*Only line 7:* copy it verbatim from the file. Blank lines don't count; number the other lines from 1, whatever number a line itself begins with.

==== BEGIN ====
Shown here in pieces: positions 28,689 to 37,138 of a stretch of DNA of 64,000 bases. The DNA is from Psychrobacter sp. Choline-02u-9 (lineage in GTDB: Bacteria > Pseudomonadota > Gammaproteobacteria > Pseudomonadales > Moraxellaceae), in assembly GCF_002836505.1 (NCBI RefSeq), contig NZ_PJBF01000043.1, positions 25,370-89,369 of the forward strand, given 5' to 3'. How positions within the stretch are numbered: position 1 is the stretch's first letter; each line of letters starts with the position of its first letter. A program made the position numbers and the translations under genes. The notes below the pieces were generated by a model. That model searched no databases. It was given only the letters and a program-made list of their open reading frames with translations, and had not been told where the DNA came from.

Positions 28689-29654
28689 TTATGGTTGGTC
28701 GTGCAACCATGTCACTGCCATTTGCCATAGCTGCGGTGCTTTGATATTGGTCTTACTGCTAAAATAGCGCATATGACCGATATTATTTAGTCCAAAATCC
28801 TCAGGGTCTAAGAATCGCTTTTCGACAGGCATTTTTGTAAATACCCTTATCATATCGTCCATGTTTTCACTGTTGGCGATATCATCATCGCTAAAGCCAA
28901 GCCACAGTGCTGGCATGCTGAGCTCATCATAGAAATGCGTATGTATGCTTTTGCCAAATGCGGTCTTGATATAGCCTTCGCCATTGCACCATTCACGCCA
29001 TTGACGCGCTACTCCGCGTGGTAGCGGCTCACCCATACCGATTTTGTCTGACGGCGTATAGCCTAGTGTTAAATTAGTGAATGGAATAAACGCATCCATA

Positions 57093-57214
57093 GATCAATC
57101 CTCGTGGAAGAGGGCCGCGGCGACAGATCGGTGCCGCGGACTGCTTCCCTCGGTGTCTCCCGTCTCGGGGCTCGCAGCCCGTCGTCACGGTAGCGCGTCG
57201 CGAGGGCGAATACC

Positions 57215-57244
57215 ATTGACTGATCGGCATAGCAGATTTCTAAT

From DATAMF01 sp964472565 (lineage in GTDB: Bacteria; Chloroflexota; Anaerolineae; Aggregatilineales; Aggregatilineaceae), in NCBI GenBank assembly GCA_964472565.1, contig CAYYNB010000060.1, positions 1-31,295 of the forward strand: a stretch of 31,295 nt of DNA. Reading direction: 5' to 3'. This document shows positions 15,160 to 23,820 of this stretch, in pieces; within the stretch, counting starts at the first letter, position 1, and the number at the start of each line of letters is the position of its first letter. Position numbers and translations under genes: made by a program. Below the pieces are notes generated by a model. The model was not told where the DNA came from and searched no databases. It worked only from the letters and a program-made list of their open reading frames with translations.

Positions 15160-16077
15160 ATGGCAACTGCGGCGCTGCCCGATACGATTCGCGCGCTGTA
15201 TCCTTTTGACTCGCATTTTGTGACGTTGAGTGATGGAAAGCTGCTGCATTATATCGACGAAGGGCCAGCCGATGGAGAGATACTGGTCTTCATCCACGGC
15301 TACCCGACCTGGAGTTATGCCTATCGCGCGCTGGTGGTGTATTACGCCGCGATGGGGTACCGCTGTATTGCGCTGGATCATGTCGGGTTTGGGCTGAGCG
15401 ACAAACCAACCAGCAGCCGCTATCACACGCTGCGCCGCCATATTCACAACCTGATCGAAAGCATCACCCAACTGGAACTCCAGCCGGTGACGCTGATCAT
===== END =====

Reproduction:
29001 TTGACGCGCTACTCCGCGTGGTAGCGGCTCACCCATACCGATTTTGTCTGACGGCGTATAGCCTAGTGTTAAATTAGTGAATGGAATAAACGCATCCATA